Law is a system of rules that a society or government develops to deal with crime, business agreements, and social relationships. The term can also be used to refer to the field of legal studies or to lawyers, who are people who study and practice law. The word “law” is also often used to describe certain principles of science. Physical laws, for example, describe invariable relationships among phenomena under specified conditions.
The purpose of a legal system is to promote and maintain peace, establish standards, maintain the status quo, resolve disputes, protect liberties and rights, and provide for social change. The degree to which a legal system serves these purposes depends on its structure and the power that is invested in it. For example, a nation ruled by an autocratic government can keep the peace and maintain order but it may oppress minorities or political opponents (e.g., Burma or Zimbabwe).
In a more general sense, the word “law” can refer to a set of specific standards that people must follow to avoid breaking the moral or ethical rules of a particular culture. This type of law is usually codified into a legal code and enforceable by a government agency or body, such as a court of justice. This type of law typically contains a list of rights and obligations, such as the right to freedom of speech or the duty to treat others fairly.
Civil law is a broad term that describes the legal systems of countries in continental Europe, Africa, and Asia. This type of law is based on concepts, categories, and rules that are influenced by Roman law and canon law but are often supplemented or modified by local custom and culture. Civil law systems are codified in most countries where they exist, with the French Code Civil and German BGB being among the most influential. In some mixed jurisdictions, such as South Africa and the Pacific islands, civil law coexists with common law or other traditions.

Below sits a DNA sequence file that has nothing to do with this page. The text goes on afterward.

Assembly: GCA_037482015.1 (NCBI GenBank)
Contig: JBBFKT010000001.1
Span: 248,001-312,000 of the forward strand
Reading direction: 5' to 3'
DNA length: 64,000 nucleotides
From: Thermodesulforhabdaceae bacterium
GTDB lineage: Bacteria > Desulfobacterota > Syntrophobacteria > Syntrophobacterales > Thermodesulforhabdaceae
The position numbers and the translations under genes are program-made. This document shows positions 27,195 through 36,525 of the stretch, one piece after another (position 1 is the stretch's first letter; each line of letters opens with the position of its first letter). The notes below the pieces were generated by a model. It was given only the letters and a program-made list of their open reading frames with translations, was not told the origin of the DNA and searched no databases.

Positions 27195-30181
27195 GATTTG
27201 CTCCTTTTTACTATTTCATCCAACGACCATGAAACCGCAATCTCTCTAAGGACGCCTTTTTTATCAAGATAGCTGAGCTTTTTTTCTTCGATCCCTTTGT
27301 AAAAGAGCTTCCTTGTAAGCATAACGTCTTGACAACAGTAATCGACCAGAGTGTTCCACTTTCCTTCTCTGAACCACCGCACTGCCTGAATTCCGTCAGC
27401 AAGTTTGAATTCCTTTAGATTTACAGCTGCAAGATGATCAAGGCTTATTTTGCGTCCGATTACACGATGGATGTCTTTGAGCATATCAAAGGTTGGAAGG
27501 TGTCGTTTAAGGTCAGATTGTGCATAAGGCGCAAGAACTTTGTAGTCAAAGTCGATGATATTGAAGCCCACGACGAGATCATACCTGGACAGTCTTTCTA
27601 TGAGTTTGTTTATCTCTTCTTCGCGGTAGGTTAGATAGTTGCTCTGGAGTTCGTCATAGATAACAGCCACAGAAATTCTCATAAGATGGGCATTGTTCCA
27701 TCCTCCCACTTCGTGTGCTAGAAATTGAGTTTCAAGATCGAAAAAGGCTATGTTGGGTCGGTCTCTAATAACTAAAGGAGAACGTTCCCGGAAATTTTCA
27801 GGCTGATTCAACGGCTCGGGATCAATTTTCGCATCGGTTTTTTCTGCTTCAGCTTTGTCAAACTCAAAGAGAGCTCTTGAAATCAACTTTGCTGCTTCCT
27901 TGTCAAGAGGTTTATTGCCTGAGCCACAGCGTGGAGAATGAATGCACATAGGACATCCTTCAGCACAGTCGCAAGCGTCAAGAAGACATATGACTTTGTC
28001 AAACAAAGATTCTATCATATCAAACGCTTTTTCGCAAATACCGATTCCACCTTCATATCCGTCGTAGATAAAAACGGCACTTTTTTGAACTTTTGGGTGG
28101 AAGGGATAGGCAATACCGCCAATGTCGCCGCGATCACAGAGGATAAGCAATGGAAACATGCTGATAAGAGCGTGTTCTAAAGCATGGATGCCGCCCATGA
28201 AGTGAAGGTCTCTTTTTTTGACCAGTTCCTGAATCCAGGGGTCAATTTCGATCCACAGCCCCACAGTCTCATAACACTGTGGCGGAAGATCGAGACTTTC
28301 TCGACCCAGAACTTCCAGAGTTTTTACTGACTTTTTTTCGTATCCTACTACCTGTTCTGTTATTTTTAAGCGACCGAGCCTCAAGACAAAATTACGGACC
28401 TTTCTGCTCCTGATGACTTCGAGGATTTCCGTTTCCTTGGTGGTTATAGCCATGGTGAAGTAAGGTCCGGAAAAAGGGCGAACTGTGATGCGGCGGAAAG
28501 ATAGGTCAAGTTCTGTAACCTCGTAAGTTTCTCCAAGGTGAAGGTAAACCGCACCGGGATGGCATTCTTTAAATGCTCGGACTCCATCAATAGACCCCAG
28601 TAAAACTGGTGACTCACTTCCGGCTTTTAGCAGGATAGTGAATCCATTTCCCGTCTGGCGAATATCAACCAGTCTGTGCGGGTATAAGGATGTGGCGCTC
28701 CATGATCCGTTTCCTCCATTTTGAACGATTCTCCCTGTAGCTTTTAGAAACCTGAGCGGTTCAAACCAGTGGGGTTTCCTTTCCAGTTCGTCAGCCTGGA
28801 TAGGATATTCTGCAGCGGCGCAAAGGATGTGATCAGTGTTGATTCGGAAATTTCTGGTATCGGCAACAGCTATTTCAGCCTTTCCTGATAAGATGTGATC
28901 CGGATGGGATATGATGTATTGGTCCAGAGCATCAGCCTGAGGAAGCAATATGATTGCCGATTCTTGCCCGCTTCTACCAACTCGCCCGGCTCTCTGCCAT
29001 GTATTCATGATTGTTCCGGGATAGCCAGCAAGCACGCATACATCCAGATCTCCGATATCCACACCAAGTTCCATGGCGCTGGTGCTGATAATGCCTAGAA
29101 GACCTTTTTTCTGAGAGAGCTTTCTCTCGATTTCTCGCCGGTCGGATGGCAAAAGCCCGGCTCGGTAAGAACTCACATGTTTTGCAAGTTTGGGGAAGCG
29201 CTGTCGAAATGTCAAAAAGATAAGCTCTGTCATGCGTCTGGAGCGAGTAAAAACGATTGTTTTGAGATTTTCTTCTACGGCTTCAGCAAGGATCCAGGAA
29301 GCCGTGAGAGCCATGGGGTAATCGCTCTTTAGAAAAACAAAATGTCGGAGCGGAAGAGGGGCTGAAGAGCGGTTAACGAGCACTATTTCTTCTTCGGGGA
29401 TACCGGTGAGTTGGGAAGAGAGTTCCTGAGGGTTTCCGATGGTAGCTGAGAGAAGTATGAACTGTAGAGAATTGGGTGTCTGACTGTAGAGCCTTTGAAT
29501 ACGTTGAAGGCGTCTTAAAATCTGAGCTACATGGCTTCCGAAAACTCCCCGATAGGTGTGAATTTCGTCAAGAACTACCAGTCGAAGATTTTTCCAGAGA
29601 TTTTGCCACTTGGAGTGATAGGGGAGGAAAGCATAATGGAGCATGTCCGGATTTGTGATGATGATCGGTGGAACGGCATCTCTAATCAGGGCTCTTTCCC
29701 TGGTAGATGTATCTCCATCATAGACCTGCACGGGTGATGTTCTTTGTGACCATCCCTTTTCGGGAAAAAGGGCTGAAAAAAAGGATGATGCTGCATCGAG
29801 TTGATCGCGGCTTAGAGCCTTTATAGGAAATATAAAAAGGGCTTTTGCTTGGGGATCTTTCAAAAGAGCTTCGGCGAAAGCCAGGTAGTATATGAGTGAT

A law is a statement of invariable relationships that hold under a set of circumstances, such as Boyle’s law, which states that the volume of an ideal gas will remain constant if its temperature remains the same and its pressure stays the same. A scientific law, on the other hand, is a hypothesis that can be tested or disproved through experimentation. It can also be changed through future scientific research. However, scientific theories are not considered to be laws in the same way that a statute or regulation is.